I have a great affinity for the fey, which made the early section of this adventure sing for me. I’ve used great powers of the fey in my home Greyhawk campaign – I may have mentioned the Queen of Winter before – but this was the first time I got to use them as part of a legal DDAL campaign! Sadly, further exploration of the fey’s influence will have to wait. I don’t know at present if Shawn’s potential sequel will involve the fey, and their involvement with the adventure ends here. Mostly. Jesse’s character, Pieron, now has an additional flaw of “fear of vines”. Just as well none of them exist in Chult… oh, wait!

This session ran in two hours. It could have easily gone for more, as neither my group nor me spend overlong on role-playing interactions. The negotiation with the Queen, the discussion with Byre, the interrogation of the darkling? They could have gone for a long time, with a lot of interesting interactions and world-building thereby enabled. Instead, we kept the pace up, moving quickly from one encounter to the next. Without the opportunity for much rest, the party were challenged greatly – they were very close to dead when they finally made their way through the portal.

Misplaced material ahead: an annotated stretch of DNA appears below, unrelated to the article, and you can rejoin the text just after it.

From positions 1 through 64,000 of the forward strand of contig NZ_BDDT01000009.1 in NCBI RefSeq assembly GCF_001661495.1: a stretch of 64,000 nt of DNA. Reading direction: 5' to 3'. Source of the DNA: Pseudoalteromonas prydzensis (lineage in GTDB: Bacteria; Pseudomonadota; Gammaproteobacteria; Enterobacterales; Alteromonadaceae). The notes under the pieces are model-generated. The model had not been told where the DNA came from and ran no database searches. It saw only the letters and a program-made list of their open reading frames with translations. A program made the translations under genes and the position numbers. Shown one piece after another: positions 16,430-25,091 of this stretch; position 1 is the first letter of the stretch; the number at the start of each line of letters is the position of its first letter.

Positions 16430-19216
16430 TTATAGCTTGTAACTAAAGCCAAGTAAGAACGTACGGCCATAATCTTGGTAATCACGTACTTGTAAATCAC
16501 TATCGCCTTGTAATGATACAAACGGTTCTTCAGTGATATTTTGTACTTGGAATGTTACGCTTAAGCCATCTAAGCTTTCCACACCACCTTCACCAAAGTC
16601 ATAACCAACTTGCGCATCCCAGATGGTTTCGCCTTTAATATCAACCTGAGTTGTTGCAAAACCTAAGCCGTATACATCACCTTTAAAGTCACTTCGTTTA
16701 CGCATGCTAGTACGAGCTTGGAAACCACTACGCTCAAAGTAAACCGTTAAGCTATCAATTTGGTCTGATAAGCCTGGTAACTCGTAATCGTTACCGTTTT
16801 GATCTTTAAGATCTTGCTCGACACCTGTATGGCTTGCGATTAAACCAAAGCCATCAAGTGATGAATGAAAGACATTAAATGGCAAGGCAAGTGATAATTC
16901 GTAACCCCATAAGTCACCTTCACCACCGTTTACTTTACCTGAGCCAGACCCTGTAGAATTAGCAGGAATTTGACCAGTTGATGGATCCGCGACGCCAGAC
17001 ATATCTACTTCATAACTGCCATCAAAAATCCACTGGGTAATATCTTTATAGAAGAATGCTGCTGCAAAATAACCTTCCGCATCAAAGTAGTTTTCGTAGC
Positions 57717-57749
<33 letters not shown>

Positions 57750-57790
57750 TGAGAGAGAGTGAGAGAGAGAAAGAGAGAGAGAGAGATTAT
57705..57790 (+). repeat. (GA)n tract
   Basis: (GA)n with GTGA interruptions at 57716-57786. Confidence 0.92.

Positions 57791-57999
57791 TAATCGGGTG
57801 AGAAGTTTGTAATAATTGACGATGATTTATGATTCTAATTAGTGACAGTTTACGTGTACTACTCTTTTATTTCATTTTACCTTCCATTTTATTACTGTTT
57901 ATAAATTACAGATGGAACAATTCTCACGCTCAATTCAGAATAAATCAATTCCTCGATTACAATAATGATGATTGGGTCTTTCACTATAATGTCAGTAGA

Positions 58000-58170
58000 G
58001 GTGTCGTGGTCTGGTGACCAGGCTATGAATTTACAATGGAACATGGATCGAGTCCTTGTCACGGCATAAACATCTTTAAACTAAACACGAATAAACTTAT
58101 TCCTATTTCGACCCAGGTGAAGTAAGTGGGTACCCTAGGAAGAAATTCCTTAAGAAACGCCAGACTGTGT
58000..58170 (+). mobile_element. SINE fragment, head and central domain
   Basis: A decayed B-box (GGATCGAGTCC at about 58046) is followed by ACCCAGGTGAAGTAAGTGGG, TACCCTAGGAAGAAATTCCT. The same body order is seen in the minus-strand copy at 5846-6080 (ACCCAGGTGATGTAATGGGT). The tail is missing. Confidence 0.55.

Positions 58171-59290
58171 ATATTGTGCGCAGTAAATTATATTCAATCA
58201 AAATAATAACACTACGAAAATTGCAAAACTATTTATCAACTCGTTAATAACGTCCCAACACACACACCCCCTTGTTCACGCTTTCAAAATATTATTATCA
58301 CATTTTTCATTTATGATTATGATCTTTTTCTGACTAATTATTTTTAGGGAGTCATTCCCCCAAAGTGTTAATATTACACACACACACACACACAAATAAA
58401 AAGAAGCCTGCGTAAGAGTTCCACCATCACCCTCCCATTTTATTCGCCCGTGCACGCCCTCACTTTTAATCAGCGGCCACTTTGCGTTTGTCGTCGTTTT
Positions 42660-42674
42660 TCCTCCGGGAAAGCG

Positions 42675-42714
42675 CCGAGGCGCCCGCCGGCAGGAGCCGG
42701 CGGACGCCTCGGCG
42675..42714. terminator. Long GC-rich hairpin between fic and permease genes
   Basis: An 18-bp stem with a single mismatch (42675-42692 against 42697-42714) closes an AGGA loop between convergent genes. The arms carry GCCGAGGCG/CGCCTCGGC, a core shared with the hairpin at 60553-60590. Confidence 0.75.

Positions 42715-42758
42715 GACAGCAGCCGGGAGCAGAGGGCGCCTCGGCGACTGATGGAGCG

The reaction of the players to this? Very favourable. They enjoyed the storyline and the challenge of the encounters. We’ll continue running through Return for the moment, as it gives a more structured introduction to Tomb of Annihilation than the “let’s explore Chult” beginning. The meat of Tomb will definitely be used; it’ll just be a few weeks.

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3 Responses to Running Tomb of Annihilation – Session 1

  1. Drew Grgich says:

    What an amazing beginning! I’m reading at breakfast and my family is listening to me muttering ‘That is so great!’. Great session report and fun to hear your thoughts about the Death Curse. We’ll remember August always.

  2. Kyle Maxwell says:

    I didn’t even realize there was a third introductory method beyond the book and DDAL07-01 “City on the Edge”. Very cool!

  3. alec says:

    sorry but im not a fan of the ” Let’s not go to Chult” fascination that players and DMs have right now. You, Girls, Guts, Glory going to Thay…really bad ideas for a marketing standpoint. We want to see the Tomb, not, not the Tomb